“The early years were tough. I spent a lot of time fostering relationships with county officials and local dignitaries, who liked the project,” says the author, who nevertheless lived and worked for five years in a sprawling home owned by the partnership. “Cordillera was my mistress. I was there seven days a week.”
“Two unique burdens’
The tone changes, however, in the 10th chapter. Clinkenbeard begins with the “cost problems that, unfortunately, seem to be a hallmark of new developments.” He then describes “two unique burdens” inherent in the project.
“One was location. It was 20 miles from the Vail ski slopes and shops,” he writes. “Nobody knew what we were doing in the Squaw Creek Valley unless they came to the approval hearings in Eagle, and that was yet another 20 miles away.”
The second burden, proved more difficult, however, as it involved untrue rumors of connections to the “mafia” and “dirty money.” Posen, after all, worked for the Marc Rich Company – founded by the fugitive from U.S. justice who ultimately received a pardon from Bill Clinton in the president’s final hours – and he often was mistaken for Victor Posner, a convicted organized crime figure from Miami.
“To the best of my knowledge, all of the moneys that were invested in Cordillera, other than homebuilders’, were Felix Posen’s,” writes the author. “I never had any evidence or suspected that Marc Rich, the individual, had any money in the project.
“To this day, I have trouble convincing some people that this was a “clean money’ project and the original partners were not mafia types,” he adds. “Conspiricists are a funny lot.”
“Go the next tee’
Clinkenbeard ends the eventful 10th chapter with Posen ruthlessly ridding the partnership of its two founders, Rea and Shapiro.
“Of the four original principals,” he writes, “there were now just two. I should have guessed then that ultimately there would be just one.”
It’s not until the final two chapters that Clinkenbeard details his own demise as managing partner of Cordillera, much like Hauserman and Seibert before him wrote of theirs from Vail Associates. This one came in 1992, beginning in a letter from Posen saying he wanted to meet to discuss how to “realign responsibilities.”
“We probably could have gotten a spot in the Guinness Book of Records for the shortest partnership meeting in history,” Clinkenbeard writes of his firing as managing partner, adding that he was asked to clean out his office and hand over the keys to his company car the following day. “They sure knew how to add insult to injury.”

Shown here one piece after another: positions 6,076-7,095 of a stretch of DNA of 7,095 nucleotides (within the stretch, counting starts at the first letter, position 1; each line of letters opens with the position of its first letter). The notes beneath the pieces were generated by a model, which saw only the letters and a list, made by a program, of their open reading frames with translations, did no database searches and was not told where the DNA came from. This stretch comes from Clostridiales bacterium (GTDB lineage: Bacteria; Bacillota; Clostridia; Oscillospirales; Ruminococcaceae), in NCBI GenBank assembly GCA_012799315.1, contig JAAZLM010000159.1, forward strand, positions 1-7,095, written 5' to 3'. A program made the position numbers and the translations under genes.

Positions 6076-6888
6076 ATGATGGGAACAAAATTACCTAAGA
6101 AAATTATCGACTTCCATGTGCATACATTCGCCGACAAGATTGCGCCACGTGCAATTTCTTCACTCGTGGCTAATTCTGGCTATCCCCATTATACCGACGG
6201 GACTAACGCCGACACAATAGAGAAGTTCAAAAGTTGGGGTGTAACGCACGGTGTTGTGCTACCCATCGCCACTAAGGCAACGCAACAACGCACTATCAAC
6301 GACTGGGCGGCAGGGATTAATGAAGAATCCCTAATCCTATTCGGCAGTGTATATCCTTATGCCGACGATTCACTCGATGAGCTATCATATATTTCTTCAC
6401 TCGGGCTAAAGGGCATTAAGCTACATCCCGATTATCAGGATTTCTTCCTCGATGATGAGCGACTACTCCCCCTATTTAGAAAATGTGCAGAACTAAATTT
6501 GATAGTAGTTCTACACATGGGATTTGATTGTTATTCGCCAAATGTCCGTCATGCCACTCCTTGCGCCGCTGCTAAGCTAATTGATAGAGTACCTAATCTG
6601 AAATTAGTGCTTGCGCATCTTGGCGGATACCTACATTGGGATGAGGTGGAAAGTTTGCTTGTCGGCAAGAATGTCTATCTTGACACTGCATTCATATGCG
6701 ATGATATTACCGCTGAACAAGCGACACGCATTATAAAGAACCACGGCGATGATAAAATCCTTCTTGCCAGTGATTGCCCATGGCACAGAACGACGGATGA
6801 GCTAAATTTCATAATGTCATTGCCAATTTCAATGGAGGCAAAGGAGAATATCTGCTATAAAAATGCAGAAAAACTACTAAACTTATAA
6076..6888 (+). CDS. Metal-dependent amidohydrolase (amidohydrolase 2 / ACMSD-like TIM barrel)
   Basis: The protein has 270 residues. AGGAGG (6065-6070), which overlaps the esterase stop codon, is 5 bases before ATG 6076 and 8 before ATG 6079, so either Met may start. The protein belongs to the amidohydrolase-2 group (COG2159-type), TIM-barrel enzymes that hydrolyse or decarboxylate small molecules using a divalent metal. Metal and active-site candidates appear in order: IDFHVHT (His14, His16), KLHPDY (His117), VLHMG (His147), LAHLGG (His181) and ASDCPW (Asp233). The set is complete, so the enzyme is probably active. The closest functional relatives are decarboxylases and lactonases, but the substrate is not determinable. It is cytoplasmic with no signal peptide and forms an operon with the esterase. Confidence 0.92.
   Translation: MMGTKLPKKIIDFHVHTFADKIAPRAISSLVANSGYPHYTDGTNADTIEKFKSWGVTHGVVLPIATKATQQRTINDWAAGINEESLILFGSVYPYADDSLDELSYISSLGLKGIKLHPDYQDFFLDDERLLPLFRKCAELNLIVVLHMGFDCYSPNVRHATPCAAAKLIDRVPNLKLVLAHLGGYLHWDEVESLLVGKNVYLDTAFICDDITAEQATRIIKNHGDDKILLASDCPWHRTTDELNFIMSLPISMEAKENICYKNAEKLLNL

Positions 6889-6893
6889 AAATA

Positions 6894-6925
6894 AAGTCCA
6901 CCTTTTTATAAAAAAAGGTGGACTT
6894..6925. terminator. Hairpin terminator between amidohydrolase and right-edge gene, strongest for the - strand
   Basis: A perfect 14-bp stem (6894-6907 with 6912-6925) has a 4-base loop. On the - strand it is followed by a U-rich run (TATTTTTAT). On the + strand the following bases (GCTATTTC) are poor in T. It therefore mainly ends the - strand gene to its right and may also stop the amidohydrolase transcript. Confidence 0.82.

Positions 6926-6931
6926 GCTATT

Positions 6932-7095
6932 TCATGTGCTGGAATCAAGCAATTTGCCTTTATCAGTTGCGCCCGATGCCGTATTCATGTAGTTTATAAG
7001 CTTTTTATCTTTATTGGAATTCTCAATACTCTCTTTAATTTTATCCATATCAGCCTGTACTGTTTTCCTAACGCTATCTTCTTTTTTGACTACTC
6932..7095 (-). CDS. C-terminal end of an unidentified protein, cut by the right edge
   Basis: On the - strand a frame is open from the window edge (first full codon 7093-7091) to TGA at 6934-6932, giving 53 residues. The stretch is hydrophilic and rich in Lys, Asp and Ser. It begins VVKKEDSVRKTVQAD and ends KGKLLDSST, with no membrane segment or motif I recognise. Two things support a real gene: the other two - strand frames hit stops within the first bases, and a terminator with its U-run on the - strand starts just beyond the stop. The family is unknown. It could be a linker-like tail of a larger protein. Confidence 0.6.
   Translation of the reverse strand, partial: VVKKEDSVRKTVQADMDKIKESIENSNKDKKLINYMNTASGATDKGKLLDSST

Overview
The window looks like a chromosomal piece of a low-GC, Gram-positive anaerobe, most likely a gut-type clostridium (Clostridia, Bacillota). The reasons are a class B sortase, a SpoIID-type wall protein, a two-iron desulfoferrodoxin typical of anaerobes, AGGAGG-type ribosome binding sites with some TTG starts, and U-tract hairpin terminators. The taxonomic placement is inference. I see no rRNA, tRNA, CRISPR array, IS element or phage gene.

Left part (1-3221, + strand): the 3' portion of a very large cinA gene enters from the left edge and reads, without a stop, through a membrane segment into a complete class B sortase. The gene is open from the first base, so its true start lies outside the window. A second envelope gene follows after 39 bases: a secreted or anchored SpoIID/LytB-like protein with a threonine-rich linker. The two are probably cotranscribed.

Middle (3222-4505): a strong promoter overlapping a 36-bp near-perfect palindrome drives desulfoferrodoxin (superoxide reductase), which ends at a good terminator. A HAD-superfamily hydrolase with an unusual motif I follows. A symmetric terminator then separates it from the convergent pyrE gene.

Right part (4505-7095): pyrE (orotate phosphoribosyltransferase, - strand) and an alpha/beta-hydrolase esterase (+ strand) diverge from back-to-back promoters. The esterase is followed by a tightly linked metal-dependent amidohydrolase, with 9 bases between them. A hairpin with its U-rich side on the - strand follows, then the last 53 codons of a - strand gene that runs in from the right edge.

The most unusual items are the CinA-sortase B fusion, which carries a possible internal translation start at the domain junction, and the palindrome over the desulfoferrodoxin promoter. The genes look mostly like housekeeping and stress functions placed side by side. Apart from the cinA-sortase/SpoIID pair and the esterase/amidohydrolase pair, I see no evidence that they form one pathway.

It’s another three years before Clinkenbeard is forced to give up his shareholdings, too. But instead of entering into a lengthy – and costly – legal battle against a substantial adversary, Clinkenbeard writes, he accepts his fate after hearing a golf analogy from one of his “mentors,” Harry Frampton.
“Bill, pick up your ball and go the next tee,” Frampton tells him.
Words reward enough
Clinkenbeard has moved on, indeed. He’s founded his own real estate business, Anexstar, which specializes in private real estate development offerings in Colorado and Wyoming, and he splits his time between the Vail Valley and his home in Naples, Fla.
Perhaps paramount in Clinkenbeard’s motivations for writing “Cordillera, From the Ground Up,” however, is a deep-felt desire not only to give credit to the many people who helped make the development what it is today, but for them to remember him, too, as the man who made it happen. In his penultimate paragraph, for example, he includes a passage from a letter he once received from a well-known local resident, Brad Quayle.
“I wish you the best in your realignment and want you to know that without you, there would be no Cordillera.”
Nearly a decade after he was forced to leave his dream behind, Clinkenbeard says he’s never been bitter. He prefers, in fact, to end his “tome” with a quote by Ralph Waldo Emerson.
“The reward of a thing will done is to have done it.”